Content Retreats Past The Left Hand Side In Small Browsers

Hi,

I am using a simple web design which works good in all browser resolutions except for when the browser goes below 1024 x 768px. When the browser display is smaller than this size, the side bar starts to retreat past the left hand side and as the display gets smaller, the content in the middle starts to retreat past the left side also.
At first i wasn’t worried about this because less than 1% of PC internet users have a screen below this size, but now - phone browsers are on the rise and the design I am using looks crappy on these small browsers due to the left hand retreat.

I was wondering what would be the simplest way to stop the content from retreating past the left hand side? I am currently using separate divs and they are all absolute positioned.

This is an example of the code that i am using:

<div style=“position: absolute; left: 50%; margin-left: -325px; width: 650px; height: 284px; z-index: 2; top: 165px”>

I will provide 2 screenshots to give examples of what i mean by the content retreating past the left hand side.

Any help with the most simple solution for this would be much appreciated.

Thanks,

Glassy.

Hi Glassy. Welcome to SPF :slight_smile: As you can see, your attachments are still pending, awaiting approval. Maybe you can post a link to your site.

That said, looking at your example, gives an answer to your question. The inline styling you use (you should not use inline styling at all) is very poor. As the word suggest, position absolute is absolute. Just imagine what happens when someone resizes his/her browser window.

But like I said, post a link to the site and I’m sure we can find a solution to your problems.

OK,

Yes i would agree with you that i need to get around to putting those styles in a stylesheet. I need to redesign the whole thing.

The positioning works OK, except for browsers smaller than 1024 x 768px.

Here is the link to my site - http://www.phuket-fever.com

Thanks for wanting to take a look.

So basically it’s not working fine since there are still people around using a smaller browser, and not only that there are plenty of people around having the actual 1024 x 768px, but which are having their browser sidebar open, creating the same effect.

I don’t want to sound discouraging, but I think you should really try to make an effort to make this completely CSS based. It’s really quite a mess in your html with all those inline styles. Maybe someone else does, but I don’t see a quick fix.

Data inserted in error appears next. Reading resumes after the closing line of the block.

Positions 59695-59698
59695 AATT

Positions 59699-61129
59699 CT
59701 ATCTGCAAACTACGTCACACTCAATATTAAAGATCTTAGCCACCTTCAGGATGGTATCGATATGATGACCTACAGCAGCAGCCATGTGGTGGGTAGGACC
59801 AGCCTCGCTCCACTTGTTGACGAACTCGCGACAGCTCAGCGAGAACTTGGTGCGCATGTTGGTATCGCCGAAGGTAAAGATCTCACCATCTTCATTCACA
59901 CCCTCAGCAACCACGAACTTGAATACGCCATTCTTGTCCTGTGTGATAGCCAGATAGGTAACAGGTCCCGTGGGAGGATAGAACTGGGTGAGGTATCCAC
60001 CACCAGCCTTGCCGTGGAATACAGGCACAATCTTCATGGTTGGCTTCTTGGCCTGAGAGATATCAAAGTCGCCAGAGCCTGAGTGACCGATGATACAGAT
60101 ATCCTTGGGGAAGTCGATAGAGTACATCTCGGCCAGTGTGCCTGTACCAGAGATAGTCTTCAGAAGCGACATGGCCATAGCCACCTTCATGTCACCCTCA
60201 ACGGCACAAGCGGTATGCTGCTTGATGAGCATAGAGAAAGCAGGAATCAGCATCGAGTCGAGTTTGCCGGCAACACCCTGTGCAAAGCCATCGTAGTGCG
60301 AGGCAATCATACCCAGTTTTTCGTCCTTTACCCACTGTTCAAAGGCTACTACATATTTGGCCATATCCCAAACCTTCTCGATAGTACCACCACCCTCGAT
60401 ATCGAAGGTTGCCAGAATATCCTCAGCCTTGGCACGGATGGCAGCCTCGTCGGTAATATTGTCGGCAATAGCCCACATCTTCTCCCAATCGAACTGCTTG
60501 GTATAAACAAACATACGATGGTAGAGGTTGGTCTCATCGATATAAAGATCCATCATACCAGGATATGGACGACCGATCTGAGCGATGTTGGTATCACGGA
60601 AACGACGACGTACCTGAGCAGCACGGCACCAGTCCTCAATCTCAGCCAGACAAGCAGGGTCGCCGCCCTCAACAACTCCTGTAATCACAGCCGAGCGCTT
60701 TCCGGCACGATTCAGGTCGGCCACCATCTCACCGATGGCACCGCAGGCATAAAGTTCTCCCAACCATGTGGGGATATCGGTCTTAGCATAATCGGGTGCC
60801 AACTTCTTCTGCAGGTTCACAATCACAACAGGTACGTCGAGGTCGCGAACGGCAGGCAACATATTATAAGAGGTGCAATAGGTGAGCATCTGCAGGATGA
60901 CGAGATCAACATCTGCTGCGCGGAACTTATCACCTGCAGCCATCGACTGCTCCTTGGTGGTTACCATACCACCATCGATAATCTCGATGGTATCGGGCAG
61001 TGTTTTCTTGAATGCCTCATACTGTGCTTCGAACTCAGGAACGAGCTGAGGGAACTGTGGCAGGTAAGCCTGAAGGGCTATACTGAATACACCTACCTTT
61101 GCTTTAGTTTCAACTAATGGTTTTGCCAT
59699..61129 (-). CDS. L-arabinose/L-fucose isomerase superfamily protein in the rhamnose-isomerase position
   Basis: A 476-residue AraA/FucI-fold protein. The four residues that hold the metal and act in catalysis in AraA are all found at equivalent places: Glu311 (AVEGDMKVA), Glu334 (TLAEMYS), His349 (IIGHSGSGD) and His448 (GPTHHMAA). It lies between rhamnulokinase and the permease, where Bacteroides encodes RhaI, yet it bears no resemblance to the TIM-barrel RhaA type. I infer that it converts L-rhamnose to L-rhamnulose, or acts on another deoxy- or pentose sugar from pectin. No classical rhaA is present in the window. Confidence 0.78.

Off Topic:

How is Phuket? I came their quite often, years back while I was living in Koh Samui

OK,

Thanks for looking at it and i agree with you that with all those inline styles, it is a mess.

Um, well i will redesign the whole thing again but the question i want to know is - what is the easiest way to design a fixed with site that stops retreating once it reaches the left hand side with smaller browsers?

Thanks.

Oh and Phuket was great as always, i was there 3 months ago and there were no where near as many tourists around which makes it very easy for a single guy to pick up women. I am going again in 2 weeks.

I went to Koh Samui 8 months ago and it was great there too, the Ark Bar Beach Resort was really good. I will go back there again as soon as i can.

The easiest way is not to have a fixed width, because that will inevitably break when the viewport is narrower than the fixed width. What you could do is to set a max-width rather than a width, so that the site will never grow wider then that width but can still shrink smaller when the viewport is smaller.

There are plenty of ways to design a site that works fine on narrow/variable screen sizes - you would need to be more clear about how the site should work and how the different elements should be positioned and should interact.

As Stevie D already mentioned. A max-width would indeed be more appropriate, but since you mentioned a fixed with in this post I made a quick setup, for you to have some kind of a start.


<!DOCTYPE html PUBLIC "-//W3C//DTD XHTML 1.0 Strict//EN" "http://www.w3.org/TR/xhtml1/DTD/xhtml1-strict.dtd">
<html xmlns="http://www.w3.org/1999/xhtml">
<head>
<meta http-equiv="Content-Type" content="text/html; charset=utf-8" />
<title>Untitled Document</title>
<style type="text/css">
html,body,address,blockquote,div,form,fieldset,caption,h1,h2,h3,h4,h5,h6,hr,ul,ol,ul,li,table,tr,td,th,p,img {